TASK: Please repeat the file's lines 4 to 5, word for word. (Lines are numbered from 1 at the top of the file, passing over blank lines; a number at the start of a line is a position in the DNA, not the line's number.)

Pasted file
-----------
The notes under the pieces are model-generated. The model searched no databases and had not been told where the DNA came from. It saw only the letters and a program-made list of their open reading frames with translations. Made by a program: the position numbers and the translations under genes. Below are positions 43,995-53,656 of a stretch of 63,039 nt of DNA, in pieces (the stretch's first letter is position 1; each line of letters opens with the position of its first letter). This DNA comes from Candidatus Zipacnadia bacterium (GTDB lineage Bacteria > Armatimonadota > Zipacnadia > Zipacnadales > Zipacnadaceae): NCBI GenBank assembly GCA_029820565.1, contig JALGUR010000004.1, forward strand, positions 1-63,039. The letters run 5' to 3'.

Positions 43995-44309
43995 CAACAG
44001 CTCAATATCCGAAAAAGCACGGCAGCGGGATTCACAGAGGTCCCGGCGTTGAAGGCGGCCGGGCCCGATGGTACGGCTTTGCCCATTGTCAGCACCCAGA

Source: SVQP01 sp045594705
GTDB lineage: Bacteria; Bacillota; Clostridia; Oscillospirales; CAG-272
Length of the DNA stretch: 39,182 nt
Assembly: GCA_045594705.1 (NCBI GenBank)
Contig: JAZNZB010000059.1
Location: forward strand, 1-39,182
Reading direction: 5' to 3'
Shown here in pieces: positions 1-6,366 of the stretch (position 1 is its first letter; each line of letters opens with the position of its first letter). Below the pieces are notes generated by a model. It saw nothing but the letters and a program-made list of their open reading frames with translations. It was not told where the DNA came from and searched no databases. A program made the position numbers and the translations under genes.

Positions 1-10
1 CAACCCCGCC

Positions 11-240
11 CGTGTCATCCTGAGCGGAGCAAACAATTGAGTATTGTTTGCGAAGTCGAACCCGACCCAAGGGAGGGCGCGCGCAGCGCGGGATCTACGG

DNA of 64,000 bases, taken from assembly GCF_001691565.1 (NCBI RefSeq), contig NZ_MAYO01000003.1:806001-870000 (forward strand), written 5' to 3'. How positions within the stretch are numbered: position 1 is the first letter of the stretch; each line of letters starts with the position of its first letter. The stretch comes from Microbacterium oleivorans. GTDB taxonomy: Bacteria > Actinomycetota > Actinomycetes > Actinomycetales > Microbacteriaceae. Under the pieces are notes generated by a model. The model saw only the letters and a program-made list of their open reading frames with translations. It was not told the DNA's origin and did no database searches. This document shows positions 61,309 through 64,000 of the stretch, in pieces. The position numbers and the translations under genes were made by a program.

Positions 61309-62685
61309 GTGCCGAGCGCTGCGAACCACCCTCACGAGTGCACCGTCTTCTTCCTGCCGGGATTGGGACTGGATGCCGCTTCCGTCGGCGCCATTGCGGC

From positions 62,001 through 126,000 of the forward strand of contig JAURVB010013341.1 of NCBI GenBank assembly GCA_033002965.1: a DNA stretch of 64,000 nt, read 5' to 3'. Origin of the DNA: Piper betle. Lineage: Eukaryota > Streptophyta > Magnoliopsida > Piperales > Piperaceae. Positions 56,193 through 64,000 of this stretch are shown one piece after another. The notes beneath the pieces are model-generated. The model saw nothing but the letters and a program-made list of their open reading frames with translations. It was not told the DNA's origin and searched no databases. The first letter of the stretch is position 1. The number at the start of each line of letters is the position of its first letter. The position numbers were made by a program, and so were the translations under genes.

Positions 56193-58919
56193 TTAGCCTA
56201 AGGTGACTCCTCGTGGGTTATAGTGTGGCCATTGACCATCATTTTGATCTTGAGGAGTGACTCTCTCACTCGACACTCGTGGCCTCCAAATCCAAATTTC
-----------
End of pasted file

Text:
44001 CTCAATATCCGAAAAAGCACGGCAGCGGGATTCACAGAGGTCCCGGCGTTGAAGGCGGCCGGGCCCGATGGTACGGCTTTGCCCATTGTCAGCACCCAGA

Source: SVQP01 sp045594705